• As problems continue to grow, openness is scaled back and more restrictions are put in place
  • Early adopters leave out of frustration, referring to the old days as much better
  • A certain level of maturity is reached, made of a mix of open and formal processes

Openness/crowdsourcing/co-creation has been praised as the solution to almost everything. It makes products better by involving final users into the design process. It makes launches less risky as problems have been anticipated. But it is a process that needs to be managed smartly. The key: balance between openness and control.


Ron Lambert, ‘Object for Perpetual Openness’ 2007

From my years of experience, here are a few advices:

  • Set the right expectations from the start. You know you will have to add restrictions down the road, so make it clear as early as possible. This way when new rules are installed, frustration will be less important. Don’t let contributors feel that their feedback results in actions from you 100% of the time, even if it can be true in the early days of a project.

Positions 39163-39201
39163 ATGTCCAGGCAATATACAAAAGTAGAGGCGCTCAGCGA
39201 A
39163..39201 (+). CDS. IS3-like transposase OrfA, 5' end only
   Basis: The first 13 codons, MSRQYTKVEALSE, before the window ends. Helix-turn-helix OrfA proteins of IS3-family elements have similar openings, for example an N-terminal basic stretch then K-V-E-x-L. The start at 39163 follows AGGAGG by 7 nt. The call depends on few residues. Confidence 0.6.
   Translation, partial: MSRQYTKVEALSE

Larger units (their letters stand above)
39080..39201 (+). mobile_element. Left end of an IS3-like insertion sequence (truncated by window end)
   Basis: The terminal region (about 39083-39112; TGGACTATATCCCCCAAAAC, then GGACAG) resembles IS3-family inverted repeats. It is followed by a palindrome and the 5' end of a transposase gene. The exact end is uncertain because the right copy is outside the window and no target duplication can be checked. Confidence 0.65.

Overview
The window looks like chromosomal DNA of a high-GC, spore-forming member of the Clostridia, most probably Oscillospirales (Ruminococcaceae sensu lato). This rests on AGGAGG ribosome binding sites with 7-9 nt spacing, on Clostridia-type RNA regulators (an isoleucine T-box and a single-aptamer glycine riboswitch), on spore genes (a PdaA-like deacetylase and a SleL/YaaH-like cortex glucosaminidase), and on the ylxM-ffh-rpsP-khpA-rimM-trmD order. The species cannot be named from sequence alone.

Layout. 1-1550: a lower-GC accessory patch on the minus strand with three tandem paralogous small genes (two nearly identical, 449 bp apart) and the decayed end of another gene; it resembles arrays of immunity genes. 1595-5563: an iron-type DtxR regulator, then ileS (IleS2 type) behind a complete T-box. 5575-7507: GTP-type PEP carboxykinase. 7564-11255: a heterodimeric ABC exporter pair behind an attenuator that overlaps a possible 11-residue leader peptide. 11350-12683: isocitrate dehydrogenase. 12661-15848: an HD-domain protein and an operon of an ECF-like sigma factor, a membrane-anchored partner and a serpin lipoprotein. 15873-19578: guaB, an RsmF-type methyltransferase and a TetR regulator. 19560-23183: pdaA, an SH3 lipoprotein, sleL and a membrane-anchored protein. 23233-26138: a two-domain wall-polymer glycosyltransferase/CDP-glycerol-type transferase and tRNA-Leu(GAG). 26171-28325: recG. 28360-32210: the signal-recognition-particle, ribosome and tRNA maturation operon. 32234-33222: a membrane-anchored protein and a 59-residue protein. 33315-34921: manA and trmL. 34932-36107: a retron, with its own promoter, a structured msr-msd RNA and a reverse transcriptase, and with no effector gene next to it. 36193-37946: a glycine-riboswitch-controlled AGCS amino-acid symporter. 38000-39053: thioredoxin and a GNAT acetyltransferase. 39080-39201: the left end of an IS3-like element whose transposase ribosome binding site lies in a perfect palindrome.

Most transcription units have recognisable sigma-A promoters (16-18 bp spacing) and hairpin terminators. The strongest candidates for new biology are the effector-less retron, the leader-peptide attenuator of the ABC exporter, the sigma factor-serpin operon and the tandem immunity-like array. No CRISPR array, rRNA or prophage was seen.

• Be transparent about the difficulties. Once in the post conference survey we asked “would you like shorter or longer breaks?”. The result: 50% shorter, 50% longer. Make the call, and explain why you could not use feedback in that particular case.
  • Learn to gracefully say no. Consensus is harder to find as a community grows, saying no is a normal and healthy thing. But find a way to not turn your fans against you in the process. This is a really hard thing, but people can understand that all their inputs can not be taken into account if you explain respectfully and carefully.
  • Openness only works with the right people, so think about the incentives you are using to grow your community. It is the same problem with Facebook pages: if you recruit new fans via give-aways, you will not have the same quality of people than if you had been patient, only popping up on the radar of those genuinely interested in what you do.